1. Pingback: Too Busy To Care & Earth Hour winners announced judged by Harini Calamur & WWF

  2. thats just it. so many ignored parents and yet we aren’t able to do anything about it. sometimes even speaking to the son or daughter doesn’t work, coz they’re just too busy in their own life and race after money or recognition or whatever! a sad story, and many more Mr. Rao’s in the world for sure!

    Leo @ I Rhyme Without Reason

    • Rat race they call it, with an expression of pride. What good will money do when you can’t care for the people who raised you with so much love? Yes, sometimes the so called children are too wrapped up to get any talking do them good.
      Good to see you around Leo 🙂

  3. I also think the reason that we do not intervene in such situations is because of trespassing into a family’s private space. I have two colleagues, who are married to each other and everyone in my offie knows that there is abuse in the relationship. Even they know that we know. But there is nothing we can or are able to do anything here. My more proactive colleagaues had a frank discussion with the two–but the message was loud and clear. Back off !

    Good luck with the contest !

    • Yes, there certainly is a space that every family/couple deserves. But when it’s very evident that some party is in trouble and the don’t-invade-our-privacy motto is been put up just as a veneer, I feel it is our moral duty as friends/relatives to try and sort out the situation. It’s good on your colleagues’ part to have at least had a talk. Though it doesn’t seem to have worked out now but you never know – perhaps it lent someone some courage to speak up, some warmth in the knowledge that people care and are willing to help… the like.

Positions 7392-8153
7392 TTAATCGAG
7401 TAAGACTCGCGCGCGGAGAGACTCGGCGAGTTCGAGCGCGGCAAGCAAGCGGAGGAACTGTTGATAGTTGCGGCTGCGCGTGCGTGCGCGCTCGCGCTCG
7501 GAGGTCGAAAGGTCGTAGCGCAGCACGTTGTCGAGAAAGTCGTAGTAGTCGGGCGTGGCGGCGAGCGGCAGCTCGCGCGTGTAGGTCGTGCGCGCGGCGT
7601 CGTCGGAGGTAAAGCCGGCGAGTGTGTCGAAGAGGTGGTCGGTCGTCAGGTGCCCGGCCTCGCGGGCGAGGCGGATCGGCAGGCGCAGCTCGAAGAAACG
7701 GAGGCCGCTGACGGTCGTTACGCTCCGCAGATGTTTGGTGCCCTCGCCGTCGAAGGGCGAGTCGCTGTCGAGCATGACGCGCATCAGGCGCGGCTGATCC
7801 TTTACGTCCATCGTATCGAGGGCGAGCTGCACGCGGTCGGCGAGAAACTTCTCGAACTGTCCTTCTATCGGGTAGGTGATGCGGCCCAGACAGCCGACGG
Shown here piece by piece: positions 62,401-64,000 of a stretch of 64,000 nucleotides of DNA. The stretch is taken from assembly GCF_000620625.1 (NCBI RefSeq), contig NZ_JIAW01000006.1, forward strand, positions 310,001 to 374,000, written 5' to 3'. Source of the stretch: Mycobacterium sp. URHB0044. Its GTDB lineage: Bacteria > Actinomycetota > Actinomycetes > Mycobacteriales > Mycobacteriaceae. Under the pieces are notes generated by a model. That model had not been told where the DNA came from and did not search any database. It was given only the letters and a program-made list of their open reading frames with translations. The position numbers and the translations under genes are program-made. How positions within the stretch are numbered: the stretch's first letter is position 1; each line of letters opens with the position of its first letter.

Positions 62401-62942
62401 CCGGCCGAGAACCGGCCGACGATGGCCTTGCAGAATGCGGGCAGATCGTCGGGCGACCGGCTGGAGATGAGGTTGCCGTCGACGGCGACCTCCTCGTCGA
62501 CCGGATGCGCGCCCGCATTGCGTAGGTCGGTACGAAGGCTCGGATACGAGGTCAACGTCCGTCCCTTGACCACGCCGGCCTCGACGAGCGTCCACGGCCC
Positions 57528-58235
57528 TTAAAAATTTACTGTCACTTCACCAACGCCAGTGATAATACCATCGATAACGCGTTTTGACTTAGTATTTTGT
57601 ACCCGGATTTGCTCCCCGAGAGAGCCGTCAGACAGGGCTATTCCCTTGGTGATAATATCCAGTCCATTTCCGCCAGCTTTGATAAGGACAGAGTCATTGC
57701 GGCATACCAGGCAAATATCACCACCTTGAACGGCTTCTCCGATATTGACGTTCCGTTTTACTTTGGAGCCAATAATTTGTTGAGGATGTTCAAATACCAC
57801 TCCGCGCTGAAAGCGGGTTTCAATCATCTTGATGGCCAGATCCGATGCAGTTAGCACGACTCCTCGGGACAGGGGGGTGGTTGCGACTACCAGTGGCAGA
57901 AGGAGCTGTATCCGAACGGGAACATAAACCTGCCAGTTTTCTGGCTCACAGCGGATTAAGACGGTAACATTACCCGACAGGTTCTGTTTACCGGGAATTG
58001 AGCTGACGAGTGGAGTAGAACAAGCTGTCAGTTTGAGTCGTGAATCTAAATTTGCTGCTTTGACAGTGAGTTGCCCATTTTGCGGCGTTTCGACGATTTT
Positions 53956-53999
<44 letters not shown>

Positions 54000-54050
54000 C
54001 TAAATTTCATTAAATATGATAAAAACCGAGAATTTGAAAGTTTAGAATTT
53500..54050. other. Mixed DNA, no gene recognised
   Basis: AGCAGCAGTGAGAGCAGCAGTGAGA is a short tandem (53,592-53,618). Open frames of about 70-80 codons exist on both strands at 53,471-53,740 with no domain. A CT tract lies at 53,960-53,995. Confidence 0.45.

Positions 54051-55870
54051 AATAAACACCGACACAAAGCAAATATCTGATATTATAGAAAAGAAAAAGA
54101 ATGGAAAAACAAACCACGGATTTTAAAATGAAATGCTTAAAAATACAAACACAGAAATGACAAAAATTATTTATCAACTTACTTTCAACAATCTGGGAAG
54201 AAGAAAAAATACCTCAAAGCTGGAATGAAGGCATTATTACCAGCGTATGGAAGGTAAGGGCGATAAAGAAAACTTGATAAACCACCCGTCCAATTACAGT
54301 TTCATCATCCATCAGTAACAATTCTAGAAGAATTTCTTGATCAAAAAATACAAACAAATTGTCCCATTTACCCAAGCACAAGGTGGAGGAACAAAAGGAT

Thanks Sudhagee! 🙂

    • Thanks Zephyr. 🙂
      Yep, makes me feel very sad at times – the state we have all come to. I may sound like a granny here but people were indeed more compassionate in olden days.

  4. That was a good one Deb. A problem, which actually should not have been one. It’s we, are we damn so busy, that we can’t look after our parents? I guess the one is not worthy of being called as Child. Mr. Rao suffered in Silent and His DOCTOR son would not care.
    i would rather kill that guy first before doing anything for Mr Rao.
    Read my entry here

    • Seriously Rajiv, it’s so downright weird how we can overlook our parents. And how smoothly we assume that is a plight we can never have.
      Glad you liked it… thanks for dropping by! 🙂

  5. Its a lovely lesson he taught….felt so bad for that generation, who gave so much to their children….

    Indeed it takes a moment to show we care….lets do that.

    Thot provoking post. 🙂

  6. I think the problem really is that we are not just too busy to care, but also too hesitant to dare, so all we do is stare.

    Thanks for the link to Jago Re.


    • A true rhyme Jyoti. 🙂
      However, this hesitation does not come up when its our own matter we delve in. Being a good neighbour at least entails constructive concern, without being obtrusive.

  7. Yepp i am sure if we had time we could have made life for Mr rao a bit more nicer .. but we are all so busy in our life’s for one thing or other

    and as the above comment WE too will get there and be Mr. Rao’s sooon